Langkawi is one of Asia’s most cosmopolitan holiday destinations, attracting over a million international visitors every year. However, it’s also important to remember while Malaysia, as a whole, is a secular, multi-cultural country, the majority of Langkawi’s local residents are Malay Muslims, who tend to hold fairly conservative views regarding social conduct.
Most local Muslims dress with modesty in mind – even women who don’t wear the traditional hijab or niqab will cover their chests, shoulders, hips and midriffs when out in public. Exposing bare legs is generally frowned upon for both sexes.
Having said that, the majority of foreign travellers will be spending their time on the beach, in the resort, restaurant and shopping areas, and visiting the island’s tourist attractions. With tourism being so integral to life in Langkawi, the locals tend to have a more open-minded view regarding overseas guests coming to share their little piece of paradise.
So, as a general rule, provided you’re hanging out in Langkawi’s tourist zones, you can feel free to dress as you would on any tropical beach holiday.
Langkawi is almost universally hot and humid, and you’ll need to be prepared for monsoonal rain showers (usually mercifully brief but occasionally torrential) in the rainy periods between September and November and April to August.
The only big no-no for ladies is topless sunbathing. Any form of public nudity is an offence in Malaysia.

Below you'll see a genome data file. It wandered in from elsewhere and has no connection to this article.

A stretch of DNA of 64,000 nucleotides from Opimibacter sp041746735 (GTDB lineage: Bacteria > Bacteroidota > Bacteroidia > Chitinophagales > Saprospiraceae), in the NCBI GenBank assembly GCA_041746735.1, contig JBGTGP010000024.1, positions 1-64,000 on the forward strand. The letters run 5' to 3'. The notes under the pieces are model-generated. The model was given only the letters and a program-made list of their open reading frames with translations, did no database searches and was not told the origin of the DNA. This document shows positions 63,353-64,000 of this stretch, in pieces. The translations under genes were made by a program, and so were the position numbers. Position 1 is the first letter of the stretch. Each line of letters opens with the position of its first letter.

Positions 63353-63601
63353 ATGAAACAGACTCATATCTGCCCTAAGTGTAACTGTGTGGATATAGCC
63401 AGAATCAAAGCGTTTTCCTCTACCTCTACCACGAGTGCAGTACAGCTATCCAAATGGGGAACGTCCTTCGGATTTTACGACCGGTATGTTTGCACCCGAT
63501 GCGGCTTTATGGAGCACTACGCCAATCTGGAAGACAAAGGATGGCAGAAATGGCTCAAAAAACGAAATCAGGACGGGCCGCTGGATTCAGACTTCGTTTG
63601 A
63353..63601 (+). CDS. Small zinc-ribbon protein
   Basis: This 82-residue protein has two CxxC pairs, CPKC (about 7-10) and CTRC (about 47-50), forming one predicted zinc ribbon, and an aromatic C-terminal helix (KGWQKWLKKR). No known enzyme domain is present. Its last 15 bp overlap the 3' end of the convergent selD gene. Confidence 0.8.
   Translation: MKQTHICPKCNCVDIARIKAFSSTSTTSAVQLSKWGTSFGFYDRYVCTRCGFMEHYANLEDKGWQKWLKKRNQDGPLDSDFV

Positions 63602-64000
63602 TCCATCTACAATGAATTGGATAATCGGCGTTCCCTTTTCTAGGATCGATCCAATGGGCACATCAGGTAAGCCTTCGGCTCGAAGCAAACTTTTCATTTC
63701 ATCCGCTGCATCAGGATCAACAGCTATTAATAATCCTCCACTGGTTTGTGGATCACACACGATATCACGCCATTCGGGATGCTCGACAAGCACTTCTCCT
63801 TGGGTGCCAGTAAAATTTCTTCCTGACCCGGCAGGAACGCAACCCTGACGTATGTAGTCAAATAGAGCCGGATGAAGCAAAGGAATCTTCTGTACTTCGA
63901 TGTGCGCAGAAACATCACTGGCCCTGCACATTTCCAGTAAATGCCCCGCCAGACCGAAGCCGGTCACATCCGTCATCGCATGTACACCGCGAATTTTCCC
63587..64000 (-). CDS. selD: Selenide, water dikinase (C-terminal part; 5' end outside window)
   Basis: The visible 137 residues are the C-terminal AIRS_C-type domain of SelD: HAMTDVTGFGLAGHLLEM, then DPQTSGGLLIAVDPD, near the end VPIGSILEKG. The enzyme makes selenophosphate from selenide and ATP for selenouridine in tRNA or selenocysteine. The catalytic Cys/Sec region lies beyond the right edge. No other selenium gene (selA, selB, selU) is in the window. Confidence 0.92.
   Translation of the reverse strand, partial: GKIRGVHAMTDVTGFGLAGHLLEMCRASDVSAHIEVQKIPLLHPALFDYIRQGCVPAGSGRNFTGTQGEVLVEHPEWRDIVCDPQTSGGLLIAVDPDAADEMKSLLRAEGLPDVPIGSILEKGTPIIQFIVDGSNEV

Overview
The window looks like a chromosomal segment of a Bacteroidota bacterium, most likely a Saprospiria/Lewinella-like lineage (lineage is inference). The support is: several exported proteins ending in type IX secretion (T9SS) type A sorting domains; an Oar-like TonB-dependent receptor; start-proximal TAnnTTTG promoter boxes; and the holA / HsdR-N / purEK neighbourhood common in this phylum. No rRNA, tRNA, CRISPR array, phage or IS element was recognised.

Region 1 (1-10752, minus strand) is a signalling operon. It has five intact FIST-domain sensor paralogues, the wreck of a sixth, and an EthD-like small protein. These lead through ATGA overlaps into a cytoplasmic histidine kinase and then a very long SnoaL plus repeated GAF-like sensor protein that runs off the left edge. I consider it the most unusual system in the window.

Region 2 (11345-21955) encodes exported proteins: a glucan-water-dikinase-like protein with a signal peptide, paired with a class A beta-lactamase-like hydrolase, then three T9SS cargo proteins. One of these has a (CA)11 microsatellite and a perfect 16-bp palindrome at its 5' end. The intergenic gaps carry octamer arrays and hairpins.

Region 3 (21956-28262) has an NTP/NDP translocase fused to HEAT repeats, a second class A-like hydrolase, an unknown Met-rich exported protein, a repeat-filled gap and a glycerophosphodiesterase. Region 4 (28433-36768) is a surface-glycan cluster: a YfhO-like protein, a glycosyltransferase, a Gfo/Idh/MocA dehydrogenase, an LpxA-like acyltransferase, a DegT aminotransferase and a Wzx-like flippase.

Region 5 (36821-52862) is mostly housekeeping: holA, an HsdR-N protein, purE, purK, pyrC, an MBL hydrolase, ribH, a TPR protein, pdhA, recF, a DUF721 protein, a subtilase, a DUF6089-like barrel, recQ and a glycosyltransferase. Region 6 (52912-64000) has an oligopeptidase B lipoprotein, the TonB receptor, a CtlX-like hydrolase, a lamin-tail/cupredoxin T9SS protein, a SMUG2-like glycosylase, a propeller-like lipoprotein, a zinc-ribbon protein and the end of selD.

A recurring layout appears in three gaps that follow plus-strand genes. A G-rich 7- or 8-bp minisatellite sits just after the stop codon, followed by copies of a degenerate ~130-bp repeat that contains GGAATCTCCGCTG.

What to Wear in Malaysia – General Tips
If you’re coming to Langkawi, chances are you’ll also be paying a visit to the Malaysian capital, Kuala Lumpur, or perhaps a few other cities and regions in this diverse South East Asian destination.
Kuala Lumpur is a big international city and you’ll see people of all ethnicities dressed in all manner of attire – from full traditional Muslim garb to fashion-conscious youngsters wearing the latest brand names. You can dress more or less as you please in the larger Malaysian cities, although skimpy outfits aren’t recommended anyplace outside of a nightclub.
In smaller towns and rural areas, a more modest approach is advisable. For women, T-shirts (not tank tops) are usually fine, paired with and pants or skirts that cover the knees. Light, loose-fitting fabrics like cotton or linen are the best choice for coping with the heat and humidity.
Most Malaysian men wear jeans or trousers rather than shorts, and being tidily dressed tends to give off a better impression with the locals, as opposed to the ‘scruffy western tourist’ look.
How to Dress in Mosques and Temples
On your trip to Langkawi, you may wish to visit one of the local mosques to learn a little bit more about Islamic culture on the island. Langkawi’s largest mosque, Masjid Al-Hana in Kuah regularly welcomes visitors, although it’s important to dress and act respectfully in this place of prayer and worship.
Women should be covered shoulder-to-ankle (a long sleeve top and long pants or skirt are fine), shoes should be removed before stepping inside, and visitors should remain quiet to avoid disturbing people in prayer.
Throughout Malaysia you will also find Hindu, Sikh and Chinese Buddhist temples, as well as Christian churches. Again, dressing modestly will ensure you don’t inadvertently offend the locals, and result in a much more positive and fulfilling cultural experience.